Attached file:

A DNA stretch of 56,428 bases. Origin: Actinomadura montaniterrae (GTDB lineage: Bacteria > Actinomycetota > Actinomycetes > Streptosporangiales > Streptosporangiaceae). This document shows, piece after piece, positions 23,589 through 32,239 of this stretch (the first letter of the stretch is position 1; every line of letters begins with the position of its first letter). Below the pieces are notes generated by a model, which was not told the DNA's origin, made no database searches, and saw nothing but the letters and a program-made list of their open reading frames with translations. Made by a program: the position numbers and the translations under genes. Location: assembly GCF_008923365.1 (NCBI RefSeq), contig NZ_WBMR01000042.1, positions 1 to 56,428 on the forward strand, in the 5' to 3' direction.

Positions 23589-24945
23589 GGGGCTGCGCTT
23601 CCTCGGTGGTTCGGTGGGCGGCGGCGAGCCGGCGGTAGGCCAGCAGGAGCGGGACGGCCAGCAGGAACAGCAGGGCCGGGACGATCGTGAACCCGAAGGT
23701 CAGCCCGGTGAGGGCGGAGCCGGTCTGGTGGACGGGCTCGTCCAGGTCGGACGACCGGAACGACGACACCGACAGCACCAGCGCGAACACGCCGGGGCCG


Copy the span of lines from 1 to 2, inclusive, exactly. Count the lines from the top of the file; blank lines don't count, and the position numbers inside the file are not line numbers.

A DNA stretch of 56,428 bases. Origin: Actinomadura montaniterrae (GTDB lineage: Bacteria > Actinomycetota > Actinomycetes > Streptosporangiales > Streptosporangiaceae). This document shows, piece after piece, positions 23,589 through 32,239 of this stretch (the first letter of the stretch is position 1; every line of letters begins with the position of its first letter). Below the pieces are notes generated by a model, which was not told the DNA's origin, made no database searches, and saw nothing but the letters and a program-made list of their open reading frames with translations. Made by a program: the position numbers and the translations under genes. Location: assembly GCF_008923365.1 (NCBI RefSeq), contig NZ_WBMR01000042.1, positions 1 to 56,428 on the forward strand, in the 5' to 3' direction.

Positions 23589-24945